Design Flaw Makes It Easy To Save Videos From Snapchat and Poke

0
Design Flaw Makes It Easy To Save Videos From Snapchat and Poke
MarcoGonzalez / Pixabay

Snapchat and Poke are two new popular photo sharing mobile applications that make it easy to instantly share photos with friends. The appeal behind these apps is that each photo or video instantly disappears shortly after it’s shared.  The bad news is that  both apps feature a design flaw that makes it easy for anyone to save and store the videos for their own personal collection.

Play Quizzes 4

Design Flaw Makes It Easy To Save Videos From Snapchat and Poke

Buzzfeed recently shared an article explaining the design problem and how other users can easily save videos without the owner’s knowledge. Since Snapchat and Poke store videos locally on their browser, all it takes is a special application and a little know-how to access the videos (fortunately, photos aren’t stored).  Users who cheat the system use a file browser like iFunBox. When they receive the videos, they tap the video to load without opening it, then they plug the phone into their computer to open up the file browser, locate the Snapchat folder and copy the video  files onto their computer before viewing them. The copied videos don’t self-destruct once they are viewed. Locating files for Facebook’s Poke app is a little different, they are located in the library/caches/fbstore/media card. Fortunately for Poke users, the videos will self-destruct after the first view.

Exodus Point Outperforms As Rates Trading Profits Jump [Exclusive]

Value Bin Default RatesMichael Gelband’s Exodus Point launched in 2018 with $8.5 billion in assets. Expectations were high that the former Millennium Management executive would be able to take the skills he had learned at Izzy Englander’s hedge fund and replicate its performance, after a decade of running its fixed income business. The fund looks to be proving Read More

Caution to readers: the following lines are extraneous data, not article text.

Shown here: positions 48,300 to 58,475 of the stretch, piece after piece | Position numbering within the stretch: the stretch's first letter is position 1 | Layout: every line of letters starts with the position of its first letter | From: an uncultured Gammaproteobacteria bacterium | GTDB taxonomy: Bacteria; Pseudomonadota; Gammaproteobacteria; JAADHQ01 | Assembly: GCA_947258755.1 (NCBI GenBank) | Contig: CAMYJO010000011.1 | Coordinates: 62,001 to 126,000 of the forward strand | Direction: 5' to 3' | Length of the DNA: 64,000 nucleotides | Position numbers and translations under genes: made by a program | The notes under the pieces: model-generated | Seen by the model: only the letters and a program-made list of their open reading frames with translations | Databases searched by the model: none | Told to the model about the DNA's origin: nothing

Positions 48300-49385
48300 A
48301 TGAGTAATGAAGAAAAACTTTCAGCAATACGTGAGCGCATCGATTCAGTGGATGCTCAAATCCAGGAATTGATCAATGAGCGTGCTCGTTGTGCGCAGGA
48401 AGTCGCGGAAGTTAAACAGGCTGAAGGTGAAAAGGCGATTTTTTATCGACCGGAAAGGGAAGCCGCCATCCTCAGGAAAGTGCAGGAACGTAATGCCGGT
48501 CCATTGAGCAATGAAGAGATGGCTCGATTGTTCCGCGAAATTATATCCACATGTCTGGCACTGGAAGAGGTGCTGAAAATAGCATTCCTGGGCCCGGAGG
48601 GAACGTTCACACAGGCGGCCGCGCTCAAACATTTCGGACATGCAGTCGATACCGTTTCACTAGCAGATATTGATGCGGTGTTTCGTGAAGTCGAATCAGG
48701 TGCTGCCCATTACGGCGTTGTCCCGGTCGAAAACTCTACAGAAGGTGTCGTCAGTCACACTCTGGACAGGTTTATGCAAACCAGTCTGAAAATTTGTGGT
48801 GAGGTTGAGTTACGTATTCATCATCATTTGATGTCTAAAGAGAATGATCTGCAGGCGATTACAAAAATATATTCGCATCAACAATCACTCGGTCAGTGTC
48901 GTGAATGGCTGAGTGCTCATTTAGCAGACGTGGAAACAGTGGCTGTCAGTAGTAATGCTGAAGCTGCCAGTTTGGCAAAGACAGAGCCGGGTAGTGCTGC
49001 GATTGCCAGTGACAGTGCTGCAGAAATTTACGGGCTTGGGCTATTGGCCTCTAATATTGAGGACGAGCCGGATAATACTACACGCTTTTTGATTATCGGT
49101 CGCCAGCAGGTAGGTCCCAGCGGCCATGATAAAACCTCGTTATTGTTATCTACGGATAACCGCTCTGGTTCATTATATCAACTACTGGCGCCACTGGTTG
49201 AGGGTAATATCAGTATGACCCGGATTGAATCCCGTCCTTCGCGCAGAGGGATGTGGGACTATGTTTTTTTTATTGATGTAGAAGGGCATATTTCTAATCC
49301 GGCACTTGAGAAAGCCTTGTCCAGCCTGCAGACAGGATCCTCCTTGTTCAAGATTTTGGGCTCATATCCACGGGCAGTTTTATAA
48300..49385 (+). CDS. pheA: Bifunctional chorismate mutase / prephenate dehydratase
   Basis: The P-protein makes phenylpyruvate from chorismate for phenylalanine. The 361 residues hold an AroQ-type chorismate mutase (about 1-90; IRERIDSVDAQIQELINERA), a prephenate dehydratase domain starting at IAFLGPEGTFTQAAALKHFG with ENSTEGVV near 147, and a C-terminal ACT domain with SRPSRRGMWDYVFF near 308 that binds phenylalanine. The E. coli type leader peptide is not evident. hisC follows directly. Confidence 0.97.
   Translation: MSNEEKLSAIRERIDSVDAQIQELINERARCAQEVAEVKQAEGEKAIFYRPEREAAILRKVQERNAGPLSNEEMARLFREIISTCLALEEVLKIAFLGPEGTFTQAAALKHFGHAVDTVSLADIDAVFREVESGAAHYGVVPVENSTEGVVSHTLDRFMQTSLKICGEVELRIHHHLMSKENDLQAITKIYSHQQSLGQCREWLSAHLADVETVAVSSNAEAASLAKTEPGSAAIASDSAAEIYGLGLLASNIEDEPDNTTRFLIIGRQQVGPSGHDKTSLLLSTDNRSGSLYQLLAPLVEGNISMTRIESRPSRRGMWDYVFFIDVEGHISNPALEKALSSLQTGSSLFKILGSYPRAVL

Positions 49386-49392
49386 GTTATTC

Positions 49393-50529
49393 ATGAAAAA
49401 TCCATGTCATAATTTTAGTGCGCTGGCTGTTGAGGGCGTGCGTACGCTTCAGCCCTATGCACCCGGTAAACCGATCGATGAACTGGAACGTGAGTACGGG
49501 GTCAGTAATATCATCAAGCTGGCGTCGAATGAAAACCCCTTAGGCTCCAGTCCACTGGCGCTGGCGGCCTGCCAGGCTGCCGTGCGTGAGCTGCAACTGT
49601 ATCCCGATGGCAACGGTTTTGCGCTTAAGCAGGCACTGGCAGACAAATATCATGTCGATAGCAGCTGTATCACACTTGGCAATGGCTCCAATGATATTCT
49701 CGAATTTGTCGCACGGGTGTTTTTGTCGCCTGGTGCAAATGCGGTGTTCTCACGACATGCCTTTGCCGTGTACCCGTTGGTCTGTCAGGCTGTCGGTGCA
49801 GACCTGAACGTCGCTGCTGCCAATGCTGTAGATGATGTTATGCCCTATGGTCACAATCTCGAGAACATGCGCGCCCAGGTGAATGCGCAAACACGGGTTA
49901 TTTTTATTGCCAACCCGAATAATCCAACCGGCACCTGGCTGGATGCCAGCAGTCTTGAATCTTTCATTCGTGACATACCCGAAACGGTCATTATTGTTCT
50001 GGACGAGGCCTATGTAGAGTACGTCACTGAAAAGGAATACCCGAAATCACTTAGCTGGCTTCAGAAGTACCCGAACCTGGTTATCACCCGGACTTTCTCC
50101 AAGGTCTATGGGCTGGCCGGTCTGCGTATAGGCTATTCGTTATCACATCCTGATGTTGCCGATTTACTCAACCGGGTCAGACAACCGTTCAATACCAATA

It’s important to point out that photos shared on Snapchat or Poke are still in danger, as receivers can easily take screenshots of the photos(or videos) and keep them on their device without the taker’s knowledge.

Buzzfeed got the chance to chat with Snapchat’s founder, Evan Spiegel, if he knew about this design flaw and if he had any plans of doing something about it. Spiegel explained that Snapchat’s users “embrace the spirit and intent” of the photo/video chat sharing program, and that there will always be a way to reverse engineer the service.  Despite his blase attitude regarding the matter, it wasn’t that long ago that Snapchat did fix a serious video-saving flaw on Android. Later on, Facebook contacted Buzzfeed to let them know that they plan on fixing the issue shortly.

Since many people use mobile applications like Snapchat and Poke for things like sexting, users need to be more aware of the possible implications that may come with using such apps.

 

Updated on

Anna Peel is a professional writer. In the past four years, she has written for many websites including BSC Kids, Wasabi Media Group, Boomtron, and many others. She currently live in Savannah, Georgia and occasionally blogs about fashion during her free time.
Previous article Barnes & Noble Nook Receives Investment From Pearson
Next article 2012: The Year Buyside Analysts Deserve The Blame

No posts to display